Two new Medicare taxes will inflict pain on the wallets of many higher-earning taxpayers, especially those with significant investment income. Knowing how these taxes are calculated might be your best remedy.
Single wage earners will have to pay an additional 0.9% Medicare tax on any pay exceeding $200,000. This is on top of the 1.45% tax already owed under the previous rules. Joint filers will pay the extra 0.9% on combined wages exceeding $250,000.
Your employer is responsible for withholding the extra tax, but they probably won’t know how much your spouse earns. So if the salaries of you and your spouse individually are under $200,000 but combined are over $250,000, you will owe the tax when you file your return. This means quarterly estimated tax payments may be required.
The second new Medicare tax affects your investment income. You could pay an extra 3.8% tax on your interest, dividends, rental income, and capital gains. This is in addition to any capital gains or dividend income tax you might already owe.
Here is how it works. You first calculate your Modified Adjusted Gross Income (MAGI). The amount of MAGI that exceeds $250,000 for a joint filer ($200,000 for singles) is compared to just your net investment income. Whichever figure is smaller is multiplied by 3.8% to arrive at your tax. So it’s possible that all of your investment income will be subject to the tax.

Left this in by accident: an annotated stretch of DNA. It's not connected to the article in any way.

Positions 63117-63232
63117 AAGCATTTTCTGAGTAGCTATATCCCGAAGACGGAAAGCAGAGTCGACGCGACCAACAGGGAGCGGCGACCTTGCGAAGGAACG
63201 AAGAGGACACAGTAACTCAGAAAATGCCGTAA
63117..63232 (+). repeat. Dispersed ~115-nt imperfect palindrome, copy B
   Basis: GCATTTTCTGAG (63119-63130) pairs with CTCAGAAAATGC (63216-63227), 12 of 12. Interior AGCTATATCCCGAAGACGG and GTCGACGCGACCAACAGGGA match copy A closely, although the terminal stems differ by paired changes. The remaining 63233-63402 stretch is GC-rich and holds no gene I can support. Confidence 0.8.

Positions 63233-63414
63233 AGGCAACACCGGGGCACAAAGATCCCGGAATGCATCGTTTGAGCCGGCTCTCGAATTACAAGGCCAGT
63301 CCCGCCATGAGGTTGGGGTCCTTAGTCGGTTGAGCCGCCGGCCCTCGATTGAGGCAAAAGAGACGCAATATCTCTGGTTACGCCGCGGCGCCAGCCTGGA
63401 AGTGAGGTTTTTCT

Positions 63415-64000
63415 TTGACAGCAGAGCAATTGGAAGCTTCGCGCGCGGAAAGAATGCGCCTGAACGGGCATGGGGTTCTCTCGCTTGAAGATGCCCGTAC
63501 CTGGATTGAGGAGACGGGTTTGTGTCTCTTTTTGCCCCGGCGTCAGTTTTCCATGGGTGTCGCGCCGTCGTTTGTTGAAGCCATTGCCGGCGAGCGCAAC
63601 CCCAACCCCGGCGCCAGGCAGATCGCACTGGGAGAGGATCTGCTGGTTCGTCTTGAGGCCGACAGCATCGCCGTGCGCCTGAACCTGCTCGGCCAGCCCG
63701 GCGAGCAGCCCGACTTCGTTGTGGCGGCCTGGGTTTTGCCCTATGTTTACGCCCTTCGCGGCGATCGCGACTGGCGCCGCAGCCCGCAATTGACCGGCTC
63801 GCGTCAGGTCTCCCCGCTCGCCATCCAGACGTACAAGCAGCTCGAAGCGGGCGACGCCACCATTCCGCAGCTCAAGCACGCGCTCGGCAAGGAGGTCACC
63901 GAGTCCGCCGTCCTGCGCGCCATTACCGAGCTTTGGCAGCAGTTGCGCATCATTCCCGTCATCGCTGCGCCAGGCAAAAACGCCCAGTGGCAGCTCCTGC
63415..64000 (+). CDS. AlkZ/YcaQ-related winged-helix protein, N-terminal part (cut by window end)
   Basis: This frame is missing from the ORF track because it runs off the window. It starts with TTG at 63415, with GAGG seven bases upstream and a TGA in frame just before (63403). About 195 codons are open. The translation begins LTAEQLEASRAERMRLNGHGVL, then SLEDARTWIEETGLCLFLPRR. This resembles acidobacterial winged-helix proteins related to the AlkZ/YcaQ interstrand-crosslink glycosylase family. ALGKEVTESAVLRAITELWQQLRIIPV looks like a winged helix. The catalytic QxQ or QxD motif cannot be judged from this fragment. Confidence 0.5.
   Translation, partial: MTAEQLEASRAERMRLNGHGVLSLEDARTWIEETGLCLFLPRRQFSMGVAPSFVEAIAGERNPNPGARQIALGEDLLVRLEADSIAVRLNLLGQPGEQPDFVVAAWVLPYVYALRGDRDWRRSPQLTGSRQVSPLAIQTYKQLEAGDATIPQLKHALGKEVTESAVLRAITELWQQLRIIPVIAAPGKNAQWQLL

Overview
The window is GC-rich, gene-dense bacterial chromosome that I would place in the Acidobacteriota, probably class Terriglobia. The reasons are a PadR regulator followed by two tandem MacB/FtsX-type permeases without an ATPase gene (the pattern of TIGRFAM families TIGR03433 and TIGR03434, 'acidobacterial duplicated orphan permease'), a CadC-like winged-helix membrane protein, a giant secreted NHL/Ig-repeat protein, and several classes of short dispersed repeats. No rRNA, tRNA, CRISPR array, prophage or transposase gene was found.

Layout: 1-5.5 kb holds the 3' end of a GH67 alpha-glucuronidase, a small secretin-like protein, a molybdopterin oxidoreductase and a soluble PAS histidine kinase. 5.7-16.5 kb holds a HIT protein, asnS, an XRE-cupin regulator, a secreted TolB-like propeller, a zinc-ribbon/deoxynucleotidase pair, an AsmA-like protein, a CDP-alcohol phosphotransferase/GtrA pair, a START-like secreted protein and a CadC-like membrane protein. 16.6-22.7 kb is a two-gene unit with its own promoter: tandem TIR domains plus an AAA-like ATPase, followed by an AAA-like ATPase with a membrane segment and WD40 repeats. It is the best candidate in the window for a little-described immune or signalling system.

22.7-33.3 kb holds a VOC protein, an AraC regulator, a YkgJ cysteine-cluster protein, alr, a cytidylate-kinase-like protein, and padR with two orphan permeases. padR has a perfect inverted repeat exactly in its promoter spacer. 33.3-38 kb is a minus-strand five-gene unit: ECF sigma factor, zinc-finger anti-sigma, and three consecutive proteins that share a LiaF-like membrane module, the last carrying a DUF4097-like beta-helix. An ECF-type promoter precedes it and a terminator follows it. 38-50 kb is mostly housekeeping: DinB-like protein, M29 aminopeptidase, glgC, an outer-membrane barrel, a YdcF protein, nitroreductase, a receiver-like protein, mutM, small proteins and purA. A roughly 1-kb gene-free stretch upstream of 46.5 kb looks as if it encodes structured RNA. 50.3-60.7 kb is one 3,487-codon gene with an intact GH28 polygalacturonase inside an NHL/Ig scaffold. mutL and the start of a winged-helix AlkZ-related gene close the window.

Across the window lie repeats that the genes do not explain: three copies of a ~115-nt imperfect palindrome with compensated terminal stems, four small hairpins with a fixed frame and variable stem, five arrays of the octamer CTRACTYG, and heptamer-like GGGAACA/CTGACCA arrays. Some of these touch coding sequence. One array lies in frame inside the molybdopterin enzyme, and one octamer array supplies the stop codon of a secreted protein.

Now that you know how the new taxes work, here is how you can help avoid their impact. Before accepting any discretionary wages, watch the thresholds to see if you might owe the 0.9% tax. Minimize the 3.8% investment income tax by having as much of your portfolio in a tax-free retirement plan as possible. And keep your withdrawals from a regular 401(k) or IRA at a minimum to lower your MAGI.
This might also be the time for a Roth 401(k) or Roth IRA. Withdrawals from these are never included in MAGI.
In a taxable account, consider investing in municipal bonds which pay interest exempt from the 3.8% tax. Try to unload stocks that have lost value whenever you sell appreciated securities to help offset net capital gains with losses. Having growth stocks that pay very little in dividends might also make sense.
In the past, paying Medicare taxes was simple. Now these too require a little planning. Call our office for help in mitigating the painful effects of the new Medicare taxes.